A rescue team has found you.
You file out of the attic and down the stairs, one by one. As you reach the bottom, you shiver.
The water is freezing.
At some point — weeks, maybe months later — you get to go back home. You don’t know exactly what to expect, but you’ve seen pictures of other people’s homes after other catastrophic floods.
In fact, you can’t even open your front door. Something’s blocking it. You have to find a different way to get into the house.
Inside, there’s at least an inch of mud on the floor and the mold on the walls is chest high. You’re speechless. The windows aren’t shattered, yet it looks like someone broke in and ransacked your house. Everything has been thrown off the shelves. You find items from your basement in your kitchen. Your knife block, with the knives still in it, sits in the living room. You finally reach the front door ― it’s blocked by a bookcase so swollen with water that it collapsed in a huge pile of books and shelves.
Your landlord has already come in and removed the refrigerator full of spoiled food. On your drive home, you saw fields full of refrigerators like yours.
Your house stinks like dirty feet.
You start the cleanup. You grab industrial-sized trash bags and put on masks and hazmat suits. You haul out bags of ruined belongings. The six-foot stack in your front yard lines up with others in the neighborhood. It’s a graveyard for drowned furniture, appliances, clothes, books, toys.
Then you rip up your floors and gut the walls up to 4 feet — FEMA’s standard — as quickly as possible. If the water rose higher than 4 feet, you rip the entire wall out. You send in your flood insurance claim and wait for the FEMA adjuster to come out and assess the damage.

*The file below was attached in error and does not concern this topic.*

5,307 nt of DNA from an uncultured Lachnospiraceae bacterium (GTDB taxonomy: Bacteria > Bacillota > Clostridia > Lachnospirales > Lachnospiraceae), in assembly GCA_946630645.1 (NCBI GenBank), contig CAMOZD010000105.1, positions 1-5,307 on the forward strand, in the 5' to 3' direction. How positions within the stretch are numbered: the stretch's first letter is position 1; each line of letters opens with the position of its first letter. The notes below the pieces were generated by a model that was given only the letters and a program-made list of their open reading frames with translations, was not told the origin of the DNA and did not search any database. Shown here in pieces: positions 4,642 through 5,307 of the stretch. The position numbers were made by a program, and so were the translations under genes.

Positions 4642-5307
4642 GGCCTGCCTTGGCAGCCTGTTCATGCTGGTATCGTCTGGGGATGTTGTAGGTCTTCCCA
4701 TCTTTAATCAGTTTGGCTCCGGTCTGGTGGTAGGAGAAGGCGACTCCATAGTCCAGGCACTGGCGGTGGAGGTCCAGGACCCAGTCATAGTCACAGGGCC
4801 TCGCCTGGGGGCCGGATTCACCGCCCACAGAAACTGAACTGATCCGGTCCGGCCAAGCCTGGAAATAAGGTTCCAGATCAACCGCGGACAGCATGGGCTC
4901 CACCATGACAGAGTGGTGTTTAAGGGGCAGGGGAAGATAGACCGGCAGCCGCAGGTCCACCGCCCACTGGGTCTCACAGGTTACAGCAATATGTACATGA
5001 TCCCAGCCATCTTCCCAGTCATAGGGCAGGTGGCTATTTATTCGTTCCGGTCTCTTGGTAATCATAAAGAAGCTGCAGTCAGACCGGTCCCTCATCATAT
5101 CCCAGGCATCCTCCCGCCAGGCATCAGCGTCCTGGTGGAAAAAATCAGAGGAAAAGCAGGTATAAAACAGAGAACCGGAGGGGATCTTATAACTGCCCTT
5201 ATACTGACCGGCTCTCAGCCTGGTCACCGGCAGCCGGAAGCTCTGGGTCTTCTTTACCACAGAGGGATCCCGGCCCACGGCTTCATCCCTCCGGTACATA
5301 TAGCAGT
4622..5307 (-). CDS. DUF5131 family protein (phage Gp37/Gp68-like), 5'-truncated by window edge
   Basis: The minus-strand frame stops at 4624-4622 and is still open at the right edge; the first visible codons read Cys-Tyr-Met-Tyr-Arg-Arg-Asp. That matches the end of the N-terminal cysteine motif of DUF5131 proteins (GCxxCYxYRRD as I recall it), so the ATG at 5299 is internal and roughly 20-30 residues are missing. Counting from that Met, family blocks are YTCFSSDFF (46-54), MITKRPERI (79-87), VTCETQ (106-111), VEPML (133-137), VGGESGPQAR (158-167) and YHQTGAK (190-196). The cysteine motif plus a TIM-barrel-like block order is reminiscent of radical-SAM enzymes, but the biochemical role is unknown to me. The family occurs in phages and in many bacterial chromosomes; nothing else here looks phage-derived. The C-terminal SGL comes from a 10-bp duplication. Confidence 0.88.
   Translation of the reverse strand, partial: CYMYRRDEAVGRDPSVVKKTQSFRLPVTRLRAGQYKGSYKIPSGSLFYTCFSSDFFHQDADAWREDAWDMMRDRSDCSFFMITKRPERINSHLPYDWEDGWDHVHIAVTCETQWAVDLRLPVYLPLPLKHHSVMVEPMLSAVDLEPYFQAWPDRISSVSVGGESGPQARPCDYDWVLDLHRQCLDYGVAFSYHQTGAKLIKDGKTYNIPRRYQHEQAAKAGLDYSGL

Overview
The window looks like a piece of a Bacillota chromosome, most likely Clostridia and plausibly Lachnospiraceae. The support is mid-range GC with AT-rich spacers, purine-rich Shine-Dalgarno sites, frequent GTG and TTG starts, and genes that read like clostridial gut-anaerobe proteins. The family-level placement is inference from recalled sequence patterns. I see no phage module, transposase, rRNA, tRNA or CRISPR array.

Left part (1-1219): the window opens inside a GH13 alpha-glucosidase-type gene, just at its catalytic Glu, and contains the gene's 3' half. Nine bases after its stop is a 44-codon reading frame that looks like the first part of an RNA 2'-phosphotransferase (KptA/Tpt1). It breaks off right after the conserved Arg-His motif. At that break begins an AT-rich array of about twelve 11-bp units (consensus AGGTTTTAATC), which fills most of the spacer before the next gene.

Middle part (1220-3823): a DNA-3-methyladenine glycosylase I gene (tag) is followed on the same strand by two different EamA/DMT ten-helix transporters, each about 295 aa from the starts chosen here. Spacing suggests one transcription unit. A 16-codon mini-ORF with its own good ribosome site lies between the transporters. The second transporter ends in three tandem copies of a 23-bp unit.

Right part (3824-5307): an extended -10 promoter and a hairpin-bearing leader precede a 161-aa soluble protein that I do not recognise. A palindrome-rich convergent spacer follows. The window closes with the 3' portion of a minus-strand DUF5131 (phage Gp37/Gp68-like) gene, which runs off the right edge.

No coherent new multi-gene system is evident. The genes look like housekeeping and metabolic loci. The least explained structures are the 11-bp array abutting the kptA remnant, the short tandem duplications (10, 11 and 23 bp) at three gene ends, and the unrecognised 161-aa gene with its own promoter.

Sometimes, the damage is so bad that FEMA doesn’t need to send out an inspector.
If you own your home, you try to hire contractors to help rebuild. You learn that you can’t get your new kitchen cabinets hung until your new floor is laid down. The floors are back-ordered so you focus on putting in a new layer of sheetrock.
If you move fast, you can finish repairs in just under a year. If you’re lucky, your flood insurance will cover most of the tens of thousands of dollars in damage. But most people don’t have flood insurance.
In the aftermath of the storm, you can’t find many places to rent. None of the hotels in town have space. You may buy an air mattress and stay in your gutted house. You may bunk in with family before moving to a new home in a new city.
You pray it never happens again.
This story is based on interviews with Justin Forbes, whose house flooded in Baton Rouge; Amanda Prater, who lost everything when Hurricane Katrina hit New Orleans; Blanca Gonzalez, whose home flooded twice before in Houston; Eric Larsen, a research scientist of human ecology whose home has flooded twice in California; Jordan Acker, whose house flooded in Detroit; and Marlin Leal, whose home flooded during Hurricane Harvey in Houston.